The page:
The Doctor said using the Almond flour and Almond Nuts were Heart Healthy and I can use them.
    In my short week of research, I have also read there may be some sort of controversary regarding the Agave use, but I have not found an article so far.
    I would appreciate any comments that any of you more experienced people can offer to me.

  43. Andrea

    Hi, I just made your chocolate cake. It tastes great and is very moist. I did make one substitution. I used half agave nectar/half maple syrup for sweetener. Unfortunately the cake “fell” in the middle. I was surprised, as I often bake with maple syrup and this does not happen. I will try again with an extra egg. Any advice you might have would be helpful. Thanks for your recipes!
    Andrea

  44. Hollie

    Wonderful, just got the book and was so disappointed with all the agave (friend has allergies so I removed it from my cooking) so nice to see substitutes. I have been experimenting with coconut sugar (not palm) and have good luck with it. The recipes look great.
    Hollie

  45. Louise

    Hi, it’s not easy to find creme stevia in the UK, would you suggest any alternatives? Thanks.

  46. Nina

    Hi! I tried the brownies and they came out very well. However, after I made them I learned though various websites (as well as people) that agave nectar is very dangerous. It is actually worse than high fructose corn syrup! So I suggest that everyone do research on agave & consider removing it from the recipes. One article is on the mercola.com website, and another article just came out yesterday on the Angie-GlutenFreeClub.com email. The article (from a Dr. who wrote a book) stated that agave is one of the 5 worst metabolism killing foods on the planet. For example, Agave has the highest fructose content than any sweetener. High fructose corn syrup has 55% fructose while agave syrup is between 55-92% fructose. It puts the risk on heart disease, diabetes, Alzheimer’s & cancer.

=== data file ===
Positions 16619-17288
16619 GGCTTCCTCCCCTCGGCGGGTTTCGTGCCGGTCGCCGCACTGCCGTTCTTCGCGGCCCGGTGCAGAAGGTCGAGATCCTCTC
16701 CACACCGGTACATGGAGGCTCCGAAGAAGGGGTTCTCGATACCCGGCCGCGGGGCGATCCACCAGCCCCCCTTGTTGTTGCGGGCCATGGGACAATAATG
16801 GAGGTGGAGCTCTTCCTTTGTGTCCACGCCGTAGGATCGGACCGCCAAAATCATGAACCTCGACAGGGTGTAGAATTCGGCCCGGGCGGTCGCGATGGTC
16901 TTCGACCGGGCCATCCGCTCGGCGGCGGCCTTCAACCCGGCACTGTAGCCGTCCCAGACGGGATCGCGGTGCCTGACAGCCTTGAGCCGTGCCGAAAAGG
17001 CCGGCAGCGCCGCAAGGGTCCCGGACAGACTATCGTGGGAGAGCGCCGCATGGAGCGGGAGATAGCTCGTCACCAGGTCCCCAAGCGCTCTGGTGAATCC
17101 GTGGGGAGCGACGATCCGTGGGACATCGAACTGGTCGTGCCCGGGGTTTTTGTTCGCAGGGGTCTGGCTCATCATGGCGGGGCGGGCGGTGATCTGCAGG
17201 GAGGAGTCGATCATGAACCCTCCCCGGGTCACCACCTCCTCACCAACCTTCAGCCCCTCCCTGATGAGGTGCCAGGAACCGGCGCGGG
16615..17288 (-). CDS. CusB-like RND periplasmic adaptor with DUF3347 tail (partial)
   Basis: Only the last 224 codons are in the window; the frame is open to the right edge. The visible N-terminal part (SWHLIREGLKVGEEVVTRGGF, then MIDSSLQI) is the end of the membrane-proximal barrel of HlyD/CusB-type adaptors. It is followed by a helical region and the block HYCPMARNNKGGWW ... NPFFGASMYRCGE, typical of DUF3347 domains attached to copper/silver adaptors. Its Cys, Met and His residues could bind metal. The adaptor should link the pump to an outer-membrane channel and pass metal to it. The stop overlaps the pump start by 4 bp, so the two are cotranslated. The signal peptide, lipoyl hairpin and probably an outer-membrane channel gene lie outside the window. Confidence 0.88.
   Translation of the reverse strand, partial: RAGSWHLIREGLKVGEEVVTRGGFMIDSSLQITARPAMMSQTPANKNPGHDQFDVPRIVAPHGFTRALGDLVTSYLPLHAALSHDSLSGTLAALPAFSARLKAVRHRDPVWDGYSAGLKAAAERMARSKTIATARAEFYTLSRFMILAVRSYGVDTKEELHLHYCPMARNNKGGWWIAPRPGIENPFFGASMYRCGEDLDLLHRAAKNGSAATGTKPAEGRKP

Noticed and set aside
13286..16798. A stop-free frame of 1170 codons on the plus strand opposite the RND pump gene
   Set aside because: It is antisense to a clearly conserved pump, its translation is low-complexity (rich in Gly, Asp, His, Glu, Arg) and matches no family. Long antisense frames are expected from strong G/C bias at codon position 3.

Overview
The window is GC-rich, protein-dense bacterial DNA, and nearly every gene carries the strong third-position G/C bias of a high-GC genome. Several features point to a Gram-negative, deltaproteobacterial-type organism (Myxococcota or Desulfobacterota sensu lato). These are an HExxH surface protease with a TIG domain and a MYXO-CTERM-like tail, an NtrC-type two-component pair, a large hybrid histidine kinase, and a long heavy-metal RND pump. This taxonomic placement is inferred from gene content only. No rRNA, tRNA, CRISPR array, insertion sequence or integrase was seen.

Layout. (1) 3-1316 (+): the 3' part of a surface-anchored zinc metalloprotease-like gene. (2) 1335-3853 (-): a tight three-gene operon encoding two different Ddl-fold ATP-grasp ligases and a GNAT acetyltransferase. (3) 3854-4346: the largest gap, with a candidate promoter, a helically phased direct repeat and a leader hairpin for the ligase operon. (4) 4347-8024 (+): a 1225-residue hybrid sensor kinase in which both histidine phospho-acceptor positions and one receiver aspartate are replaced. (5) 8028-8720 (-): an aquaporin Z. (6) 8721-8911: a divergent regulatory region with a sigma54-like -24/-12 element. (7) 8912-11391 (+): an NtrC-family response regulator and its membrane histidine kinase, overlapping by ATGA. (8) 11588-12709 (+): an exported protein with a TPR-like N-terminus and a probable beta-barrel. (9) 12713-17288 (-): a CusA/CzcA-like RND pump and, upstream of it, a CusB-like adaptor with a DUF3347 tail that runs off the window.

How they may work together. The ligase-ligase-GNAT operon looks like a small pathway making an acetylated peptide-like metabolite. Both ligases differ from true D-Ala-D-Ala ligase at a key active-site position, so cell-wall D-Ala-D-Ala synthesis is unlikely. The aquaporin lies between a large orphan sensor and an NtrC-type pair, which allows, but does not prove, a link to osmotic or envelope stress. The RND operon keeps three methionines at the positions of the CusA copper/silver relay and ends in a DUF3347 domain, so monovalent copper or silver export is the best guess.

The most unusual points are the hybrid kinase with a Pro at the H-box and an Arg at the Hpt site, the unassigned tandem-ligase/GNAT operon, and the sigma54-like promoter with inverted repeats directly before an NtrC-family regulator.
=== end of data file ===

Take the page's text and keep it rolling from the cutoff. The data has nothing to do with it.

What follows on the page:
Thank you for your recipes that do not use Agave.

  47. AndreaThorn

    Does anyone have a COFFEE substitution for vanilla creamer? I have recently gone wheat free….except for this & I know I need to replace this in order to receive optimum health benefit. Also, though stevia is fine in yogurt, I can’t seem to adjust to it in my coffee…any suggestions for sweetners?
    Thanks so much!
    just me…AT :)

  48. no agave, use stevia

    Agave is bad news. Just because it is lower on the glycemic index doesn’t mean it is better, just that it breaks down more slowly. And because it breaks down more slowly, it will end up as visceral fat around your liver. Using agave is like using high fructose corn syrup.

  49. How would I go about substituting Stevia for another type of natural sweetener? There are many wonderful recipes that use Stevia but I am not a big fan.

    Thanks!

  50. sharon

    I was wondering if anyone has used lemon as a substitute for vinegar or apple cider vinegar? I know it reacts with the baking soda for rising? I really need an idea for the rising action other then vinegar. I cannot have it. Thank you

  51. Rebecca

    I’ve successfully substituted the grapeseed oil with light olive oil, and the agave nectar with maple syrup in all recipes I’ve made from the Almond Flour cookbook.

  52. sheryl

    I am allergic to almonds which flour would be a good substitute.